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California Officials Claim Victory After Trump Administration Drops Census Citizenship Question

Andrew Nixon/Capital Public Radio
California Attorney General Xavier Becerra

California leaders are claiming victory after the Trump administration announced Tuesday it would begin printing 2020 census forms without including a citizenship question.

Attorney General Xavier Becerra filed one of several lawsuits that culminated in last week’s U.S. Supreme Court ruling that blocked the question, which would have read "Is this person a citizen of the United States?" President Trump had suggested the census could be delayed because of the ruling. 

Becerra said the census can now move forward with a fair and nonpartisan count.

"This is why we fight," Becerra said. "This is why California doesn’t give in. So that our tax dollars return to our states and our communities."

Speaking to CapRadio's Beth Ruyak earlier this week, Becerra said the state could potentially lose billions of dollars in federal funding if too many people living in the state choose not to be counted.

"Regardless of what you're hearing in the news and the shenanigans by the Trump administration, you must count," Becerra told CapRadio . "If you don't want to count, then what you're saying is that you don't want your taxpayer dollars to come back to your state, to your community."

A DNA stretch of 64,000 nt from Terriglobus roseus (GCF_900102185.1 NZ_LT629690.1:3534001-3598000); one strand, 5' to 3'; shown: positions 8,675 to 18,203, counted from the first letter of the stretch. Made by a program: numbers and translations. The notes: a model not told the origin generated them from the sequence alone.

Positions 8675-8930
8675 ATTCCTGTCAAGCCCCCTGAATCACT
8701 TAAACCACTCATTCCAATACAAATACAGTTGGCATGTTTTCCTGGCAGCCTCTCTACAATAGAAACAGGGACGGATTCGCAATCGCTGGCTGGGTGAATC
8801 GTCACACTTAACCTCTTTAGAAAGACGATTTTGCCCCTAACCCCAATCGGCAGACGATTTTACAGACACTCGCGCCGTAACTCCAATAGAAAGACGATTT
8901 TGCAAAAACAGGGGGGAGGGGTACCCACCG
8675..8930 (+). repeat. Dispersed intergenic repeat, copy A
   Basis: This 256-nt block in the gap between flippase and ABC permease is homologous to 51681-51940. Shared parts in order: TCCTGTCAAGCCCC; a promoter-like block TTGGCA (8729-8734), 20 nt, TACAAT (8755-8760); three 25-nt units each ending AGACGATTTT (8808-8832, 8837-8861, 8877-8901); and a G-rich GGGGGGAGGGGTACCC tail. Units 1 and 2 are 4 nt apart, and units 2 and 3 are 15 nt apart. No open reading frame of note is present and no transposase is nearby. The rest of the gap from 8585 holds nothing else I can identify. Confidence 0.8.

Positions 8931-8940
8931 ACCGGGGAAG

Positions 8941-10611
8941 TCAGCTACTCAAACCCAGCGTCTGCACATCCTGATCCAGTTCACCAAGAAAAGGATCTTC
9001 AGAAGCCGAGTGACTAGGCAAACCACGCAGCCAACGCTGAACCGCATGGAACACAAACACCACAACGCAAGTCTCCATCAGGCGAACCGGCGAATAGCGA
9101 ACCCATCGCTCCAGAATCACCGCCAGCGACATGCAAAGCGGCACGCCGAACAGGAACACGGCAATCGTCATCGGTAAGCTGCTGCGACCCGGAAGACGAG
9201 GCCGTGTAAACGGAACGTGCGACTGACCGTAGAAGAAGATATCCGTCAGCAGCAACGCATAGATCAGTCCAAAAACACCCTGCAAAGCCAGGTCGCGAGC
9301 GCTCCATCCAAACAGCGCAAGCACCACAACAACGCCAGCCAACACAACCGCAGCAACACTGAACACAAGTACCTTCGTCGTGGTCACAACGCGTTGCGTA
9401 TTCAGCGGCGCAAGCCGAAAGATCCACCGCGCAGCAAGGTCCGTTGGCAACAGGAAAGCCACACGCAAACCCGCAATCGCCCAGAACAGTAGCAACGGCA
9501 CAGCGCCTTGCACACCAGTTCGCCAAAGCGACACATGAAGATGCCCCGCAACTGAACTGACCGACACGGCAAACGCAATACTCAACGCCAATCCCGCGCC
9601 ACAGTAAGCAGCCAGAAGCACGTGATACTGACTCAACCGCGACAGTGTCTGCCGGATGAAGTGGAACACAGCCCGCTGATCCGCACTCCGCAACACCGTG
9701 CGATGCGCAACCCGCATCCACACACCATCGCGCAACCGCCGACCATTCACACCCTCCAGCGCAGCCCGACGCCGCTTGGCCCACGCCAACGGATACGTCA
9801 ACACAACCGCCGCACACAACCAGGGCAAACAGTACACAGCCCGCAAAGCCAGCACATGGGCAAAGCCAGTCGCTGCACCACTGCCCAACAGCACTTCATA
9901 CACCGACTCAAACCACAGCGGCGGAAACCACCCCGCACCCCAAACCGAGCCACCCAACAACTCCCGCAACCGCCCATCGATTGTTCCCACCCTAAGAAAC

Many California Democrats have argued that a citizenship question could hurt participation in the census with immigrant communities in the state. A report by the Public Policy Institute of California last year estimated that more than 1.6 million residents could be missed if hard to reach populations avoided the count.

That could reduce the state’s congressional seats and electoral college votes. PPIC also found that California receives an estimated $115 billion in federal funding tied to the state’s population count.

State Sen. Richard Pan, who chairs the Senate Select Committee on the 2020 census, said the count is also important for accurately representing the state's population to future generations.

"When we do the census in 2020, we are talking about history," Pan said. "If people are not counted, they are erased from history. Communities that are undercounted are being diminished. That cannot happen."

Copyright 2019 Capital Public Radio